Yeah that usually happens with those kinds of threads. I’ve been giving some thought to future products and I can take a guess at where things are going next. Article coming soon 🙂
LikeLiked by 1 person
June? That would be a feat – I always read Q2 as de-facto end of August (ie July plus fixing plus ‘everyone’s on holiday so a bit of slippage’).
Anticipating your thoughts – any hints? Barring an engine re-working breakthrough, Europe or Korea would be likely the lowest risk. I know Jason is passionate for Pacific but the work-load and PnL appears currently beyond them.
Guadacanal – if people accepted this as an entry project – is possible. Okinawa or Midway with full CV modeling would be a massive step in to the unknown
LikeLiked by 1 person
According to https://whatthequarter.com/ Q2 ends June 30, 2022. So if the schedule holds all of that content will be delivered by end of June. If … of course 😉
IMHO I think the safest options are Berlin and Italy which would both build off of existing aircraft sets. Jason’s mention of multiple products might mean that the team will be tackling multiple projects at once so we don’t know how that will play out either.
If they do go Pacific and they do have the resources they need to make it work, Guadalcanal and The Slot/Solomons campaign would be my preference. Again they could utilize and build off of established aircraft assets while expanding into the carrier aircraft range.
I’ll attempt to detail all of this more soon.
I hope that one of the “multiple projects” mentioned can be Finland as there is a 3rd-party team working on a Finland map for the game and the Finnish plane set can give us planes which saw service in the Battle of France and Battle of Britain like the Hurricane Mk.I, Gladiator, G.50, Morko Morane, Morane 406, Blenheim, Do-17, and for the Soviet side we could get aircraft which would fit in with BoM like the I-153, and possibly another bomber, SB-2.
LikeLiked by 1 person
I always enjoyed the Finnish Gulf missions and infact I even did a Hawk 75 campaign for the Team Daidalos folks back in the day. So a return there would be quite fun. I don’t know about how economically viable it is but maybe there are new ways forward for the series from here.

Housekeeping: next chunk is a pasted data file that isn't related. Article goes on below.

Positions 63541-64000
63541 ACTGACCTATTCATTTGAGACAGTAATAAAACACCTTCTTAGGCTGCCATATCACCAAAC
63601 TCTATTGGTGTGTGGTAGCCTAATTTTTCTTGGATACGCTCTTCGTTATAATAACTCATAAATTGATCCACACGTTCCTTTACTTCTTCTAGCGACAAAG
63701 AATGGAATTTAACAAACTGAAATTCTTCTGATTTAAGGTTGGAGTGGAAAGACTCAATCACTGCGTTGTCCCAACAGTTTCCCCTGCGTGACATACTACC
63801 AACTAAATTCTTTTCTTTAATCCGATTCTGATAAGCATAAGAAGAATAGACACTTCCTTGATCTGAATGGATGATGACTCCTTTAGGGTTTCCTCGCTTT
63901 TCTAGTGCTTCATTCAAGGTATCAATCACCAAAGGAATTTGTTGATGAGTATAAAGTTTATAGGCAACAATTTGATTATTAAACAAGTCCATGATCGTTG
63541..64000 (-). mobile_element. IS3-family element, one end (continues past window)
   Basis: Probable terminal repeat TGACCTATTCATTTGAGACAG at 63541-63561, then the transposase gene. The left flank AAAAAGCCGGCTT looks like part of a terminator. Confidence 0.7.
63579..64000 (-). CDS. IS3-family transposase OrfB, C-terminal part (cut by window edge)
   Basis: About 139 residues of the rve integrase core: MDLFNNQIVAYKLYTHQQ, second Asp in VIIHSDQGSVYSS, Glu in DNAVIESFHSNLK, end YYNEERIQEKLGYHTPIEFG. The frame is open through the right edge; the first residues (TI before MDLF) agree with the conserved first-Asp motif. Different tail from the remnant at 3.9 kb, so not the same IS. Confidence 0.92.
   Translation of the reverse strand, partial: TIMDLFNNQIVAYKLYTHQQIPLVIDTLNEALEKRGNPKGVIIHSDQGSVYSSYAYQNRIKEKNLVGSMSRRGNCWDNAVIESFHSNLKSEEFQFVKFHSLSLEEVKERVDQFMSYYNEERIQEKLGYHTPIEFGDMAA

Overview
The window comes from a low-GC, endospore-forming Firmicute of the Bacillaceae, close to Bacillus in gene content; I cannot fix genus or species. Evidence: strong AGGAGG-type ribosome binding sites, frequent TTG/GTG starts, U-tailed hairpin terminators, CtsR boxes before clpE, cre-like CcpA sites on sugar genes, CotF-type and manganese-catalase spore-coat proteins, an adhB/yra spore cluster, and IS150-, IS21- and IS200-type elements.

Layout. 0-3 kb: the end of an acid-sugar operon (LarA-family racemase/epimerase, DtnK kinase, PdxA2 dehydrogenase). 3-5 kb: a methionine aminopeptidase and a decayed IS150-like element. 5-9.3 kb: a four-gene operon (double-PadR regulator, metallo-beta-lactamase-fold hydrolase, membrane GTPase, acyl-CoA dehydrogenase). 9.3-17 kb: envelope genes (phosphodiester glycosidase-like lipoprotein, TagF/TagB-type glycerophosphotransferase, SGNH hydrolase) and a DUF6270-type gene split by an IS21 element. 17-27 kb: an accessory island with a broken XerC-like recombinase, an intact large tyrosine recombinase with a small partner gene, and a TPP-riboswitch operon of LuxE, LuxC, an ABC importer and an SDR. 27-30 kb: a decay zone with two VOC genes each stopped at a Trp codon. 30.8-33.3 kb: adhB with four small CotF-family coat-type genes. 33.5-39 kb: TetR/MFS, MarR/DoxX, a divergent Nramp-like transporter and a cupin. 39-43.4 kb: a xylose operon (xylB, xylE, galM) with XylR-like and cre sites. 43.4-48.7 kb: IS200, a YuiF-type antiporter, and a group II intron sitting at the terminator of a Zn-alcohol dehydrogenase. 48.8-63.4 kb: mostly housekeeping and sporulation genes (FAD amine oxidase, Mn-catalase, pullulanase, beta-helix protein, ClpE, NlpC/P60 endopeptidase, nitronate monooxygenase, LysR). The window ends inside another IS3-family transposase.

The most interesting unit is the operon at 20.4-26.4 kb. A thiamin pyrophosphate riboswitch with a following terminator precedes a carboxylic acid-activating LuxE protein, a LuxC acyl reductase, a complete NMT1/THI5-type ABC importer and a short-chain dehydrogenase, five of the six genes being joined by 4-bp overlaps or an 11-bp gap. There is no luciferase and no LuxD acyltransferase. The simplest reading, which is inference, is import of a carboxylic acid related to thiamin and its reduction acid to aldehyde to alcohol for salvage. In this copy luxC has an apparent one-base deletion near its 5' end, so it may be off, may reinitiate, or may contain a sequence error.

Worth noting: UGRA is making the Normandy map and is expanding/updating their DCS Normandy this year as well. This can either benefit both maps (Shared resources in terms of planning etc) or degrade them (Too much on your plate with two ‘identical’ maps on separate game engines). Lets hope for the former.
I’m not too worried. Ugra Media’s been doing some serious Flying Circus work while they were busy churning out DCS: Syria. Both seem to have gone along fairly well so it seems like they can handle it.
LikeLiked by 1 person
When you have plotted and worked the basis for one engine it can only help you with a second. Wonder what the NDA / IP clauses were for the company.
LikeLiked by 1 person
Hopefully it’s time to move beyond the ETO (far beyond)! 🙂
Dude, come on! Everyone knows that ‘Q2’ means ‘I bill you end of June but finished product will be with you when you return from holiday in September’
Basic business 😀
Haha well that might very well be! 🙂
I do get the sense, however, that there is a bit of a hard deadline coming up and that 1CGS will need to move forward. We’ll see how quickly this all comes to pass.
LikeLiked by 1 person
Es wäre nicht schlecht wenn man ein DLC vom Luftkampf über die Krim 1943 -1944 machen würde im zweiten Weltkrieg. Oder ein DLC der Luftkampf über Polen 1944.
Hi Norbert. Unfortunately I only understand every one out of a few dozen German words.
I do see only new maps, new planes, but I do not see upgrading the game engine like DX12/Vulkan, multicore and optimizations for your (VR) hardware. Further as an VR user, this game is infected by all kind of irritating aspects like shimmering, dancing trees, lots of 2D objects (flat no-mans land in FC) and as you all can read on the forums the discussion on the FC plane quality. For the tank department the stugtank is a great addition to the game, only the whole environment is a bit sterile, no moving infantry as a sample.
Pity they are so focused on introducing new planes, while the new benchmark in flysims FS2020 does show for 1C an direction the eventually have to go for, before its to late.
You must have missed the part about aiming to beef up the team so that they can do more parallel development and introduce new technologies.
Jason tends not to put tech upgrades on their roadmap. The aircraft and other content is a bit more predictable in that they know how many cycles it takes to build an airplane. Adding features is a bit more uncertain as there’s an element of trial and error involved.
Just this year we’ve already seen technology upgrades. The lighting system was given a partial overhaul and the cloud system was completely replaced. The skybox was also replaced with one using a physics based approach. And all of this for the cost of requiring 2GB of VRAM rather than 1GB as per the previous system requirements. IL-2 runs really well for most people across a wide range of systems as a result.
The series has its challenges but I think you’re underplaying some wins that its had in the core technology area. There’s lots of things that IL-2 does that Microsoft Flight Simulator does not.